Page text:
buying a car

Afraid a Bad Credit Score will stop you from buying a car? 5 Tips to find a used car dealership that can help!

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Are you buying an asset? Your bad credit score will haunt you to hell and back if you are into purchasing a vehicle. A new car purchase can be a heavy chunk to move in low credit cases, which will take a toll on your pocket. Going for a used car is the best option to sustain your A-game financially.

A car loan offers many additional perks after running a check over your credit score. These perks in the car loan can be shorter terms, lesser liabilities, reduced downpayment, etc. You might not stand eligible for these incentives if you fall short on your credit score (600 or below).

1. Get hold of your Credit Rating.

Your credit score defines your level of credibility or how much a money lender party can trust in you. It gives a numeric value to how timely you have been clearing your debts, the money and accounts held by you in your bank, and your late payment history. The most accountable rating agency in the market is FICO (Fair Issac Corporation).

A bad credit score doesn’t necessarily mean that you won’t make a good deal with the used car dealership. A score below 600 raises flags amongst the lenders, so you might have to face higher interests and down payments on your loan. You can either go for pre-approved car financing or choose to trust your used car dealership to cut you the best deal.

  • Best Credit: 750+
  • Satisfactory Credit: 700-750
  • Acceptable Credit: 650-699
  • Below Average Credit: 600-649
  • Bad Credit: Less than 600

2. The 28-36 rule for income

Unrealistic expectations from your monthly income lead to a low credit score. Financing and limited budgeting are crucial steps you need to take before buying assets for yourself. It would help if you considered purchasing the used cars which make sense to you economically and consider all overhead costs like fuel, insurance, maintenance, refurbishing, etc.

  • 20% of your monthly income should cover your monthly debt payments for your newly owned vehicle. That way, you can have enough to look out for its repairs and maintenance in the coming months.
  • 8% of the total car purchase price can be budgeted for car insurance.
  • More the down payment, the lesser the total money you pay to your lender.
  • The 28/36 rule states that only 28% of your monthly income should be spent on housing expenses. Not more than 36% of your monthly income should be spent to pay off your total monthly debt bills. In a simple trick, you can add a total of all your monthly debt dues and subtract that from 36% of your monthly income. The left amount is your monthly payment budget for your car loan.

3. Going Budget Friendly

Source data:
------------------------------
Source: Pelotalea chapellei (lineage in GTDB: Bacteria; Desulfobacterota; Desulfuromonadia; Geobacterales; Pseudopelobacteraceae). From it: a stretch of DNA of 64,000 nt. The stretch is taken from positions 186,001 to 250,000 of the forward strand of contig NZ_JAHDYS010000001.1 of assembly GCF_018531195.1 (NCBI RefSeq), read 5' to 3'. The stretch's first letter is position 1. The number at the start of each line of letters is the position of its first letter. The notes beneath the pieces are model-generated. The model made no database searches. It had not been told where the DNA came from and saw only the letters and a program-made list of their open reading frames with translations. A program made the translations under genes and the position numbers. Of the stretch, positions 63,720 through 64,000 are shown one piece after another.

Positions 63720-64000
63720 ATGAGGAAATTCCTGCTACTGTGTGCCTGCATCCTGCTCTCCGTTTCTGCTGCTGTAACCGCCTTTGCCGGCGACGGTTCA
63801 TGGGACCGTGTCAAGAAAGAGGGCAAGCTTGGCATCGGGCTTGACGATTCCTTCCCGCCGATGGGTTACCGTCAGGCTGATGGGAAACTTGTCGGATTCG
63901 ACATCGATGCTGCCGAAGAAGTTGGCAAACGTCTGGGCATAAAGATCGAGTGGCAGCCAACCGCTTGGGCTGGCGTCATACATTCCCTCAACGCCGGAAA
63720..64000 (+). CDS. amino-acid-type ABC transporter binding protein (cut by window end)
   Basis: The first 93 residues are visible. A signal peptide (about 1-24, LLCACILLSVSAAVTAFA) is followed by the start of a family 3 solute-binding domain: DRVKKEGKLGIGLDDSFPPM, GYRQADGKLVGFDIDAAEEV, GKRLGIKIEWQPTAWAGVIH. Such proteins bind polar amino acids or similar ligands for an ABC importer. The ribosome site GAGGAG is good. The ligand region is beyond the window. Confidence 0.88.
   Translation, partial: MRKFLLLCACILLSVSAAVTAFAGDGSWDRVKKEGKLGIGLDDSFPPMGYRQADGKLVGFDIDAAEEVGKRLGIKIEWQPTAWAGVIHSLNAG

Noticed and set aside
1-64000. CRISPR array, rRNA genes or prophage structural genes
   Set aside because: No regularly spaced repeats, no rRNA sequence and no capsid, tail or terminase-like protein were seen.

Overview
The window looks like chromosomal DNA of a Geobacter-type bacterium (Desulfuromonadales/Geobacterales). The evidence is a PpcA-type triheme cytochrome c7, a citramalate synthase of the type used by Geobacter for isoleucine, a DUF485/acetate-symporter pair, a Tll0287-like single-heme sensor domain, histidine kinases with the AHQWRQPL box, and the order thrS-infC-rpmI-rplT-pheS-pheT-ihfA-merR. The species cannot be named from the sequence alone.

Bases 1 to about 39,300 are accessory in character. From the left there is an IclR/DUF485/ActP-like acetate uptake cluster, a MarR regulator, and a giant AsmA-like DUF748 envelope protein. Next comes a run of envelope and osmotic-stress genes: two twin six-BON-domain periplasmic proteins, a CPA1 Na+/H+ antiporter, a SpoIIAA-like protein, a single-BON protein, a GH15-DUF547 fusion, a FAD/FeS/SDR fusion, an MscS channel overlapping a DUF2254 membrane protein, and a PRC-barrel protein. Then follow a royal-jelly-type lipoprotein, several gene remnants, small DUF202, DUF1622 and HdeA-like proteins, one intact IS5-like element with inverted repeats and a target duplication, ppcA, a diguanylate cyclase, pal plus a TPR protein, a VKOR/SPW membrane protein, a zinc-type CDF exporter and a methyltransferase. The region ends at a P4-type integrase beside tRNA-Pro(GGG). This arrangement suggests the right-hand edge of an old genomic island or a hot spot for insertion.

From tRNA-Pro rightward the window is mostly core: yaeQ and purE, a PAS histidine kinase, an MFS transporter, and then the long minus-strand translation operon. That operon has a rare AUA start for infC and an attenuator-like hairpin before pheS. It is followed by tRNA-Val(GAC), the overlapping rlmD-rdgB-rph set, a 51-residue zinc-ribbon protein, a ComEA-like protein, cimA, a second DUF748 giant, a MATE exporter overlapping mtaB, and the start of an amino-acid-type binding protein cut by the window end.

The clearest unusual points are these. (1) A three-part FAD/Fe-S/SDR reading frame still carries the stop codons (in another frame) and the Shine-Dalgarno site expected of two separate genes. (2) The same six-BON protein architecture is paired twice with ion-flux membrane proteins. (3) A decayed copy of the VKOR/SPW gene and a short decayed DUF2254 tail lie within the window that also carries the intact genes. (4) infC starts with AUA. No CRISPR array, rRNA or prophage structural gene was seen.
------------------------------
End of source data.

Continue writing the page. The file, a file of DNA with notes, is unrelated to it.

Know your needs and budget when you enter a used car dealership. But before that, you need to browse through their online inventory and look at cars that suit your budget. This research would give you a better range of choices, knowledge of their carousel, and an upper hand in negotiations at the dealership.

Illuminate your needs to yourself distinctively. If you have a reasonable budget and are going for a pre-owned luxury car, don’t look at smaller sedans or hatchbacks.

Suppose you are growing a family, then look for larger sedans and cost-efficient cars. If you are into trucks with a carrier, look for those exclusively.

Every machine is designed for a different purpose. Mind that, and your used car purchase choice will be a cakewalk!

4. Inspection and CPO Vehicles

Certified Pre-Owned vehicles are the ones that have been thoroughly examined for wear and damage and have been certified as fit to be used by a used car dealership. A dealership selling you a CPO Car will be providing you with in-class service, well-grounded warranties, better bargains, and hassle-free paperwork.

All this can take your cost up a little bit, but it’s worth it if you consider reducing future expenses.

In addition to CPO, a thorough personal vehicle inspection is also required.

  • Check for oil or water leaks and damage to the seat upholstery.
  • Check for dents, rusts, or any signs of significant wear.
  • If it’s a CPO vehicle, then check its inspection certificate checklist.
  • Ask the used car dealership for a history check document and check for any past mishaps with the car, records of previous owners, repair history, etc.
  • Take the car on a test–drive and check for anything offputting with the vehicle, like unusual sounds or smells.

5.   Acknowledge the loan

It’s a common misconception that a longer loan term is better as it bestows reduced monthly payments. The underlying reality is that the longer your loan term lasts, the more interest you end up paying. Try to keep your down payment as high as possible to get a short-term loan and pay it off as early as possible.

Also, remember not to choke yourself by opening multiple credit inquiries in a short time. This can badly affect your credit score.

Ultimately, consider getting a cosigner for your car loan to receive better interest rates. A cosigner shares the loan liabilities alongside you. If you defaulted on your loan in the future, he would be the one to clear your dues as he is your cosigner. A responsible person in this role can reduce strains on your pockets.

The end argument is no less than a suggestion that you need to keep a good credit score as it makes you an accountable buyer in the eyes of money lending institutions. Nevertheless, a bad credit score shall not be a hindrance in your car buying process. Though, you might face higher interest and lower trust from the lenders. Keep the pointers given above about your income and the rules you should follow while investing in a car, and we think you should do good!

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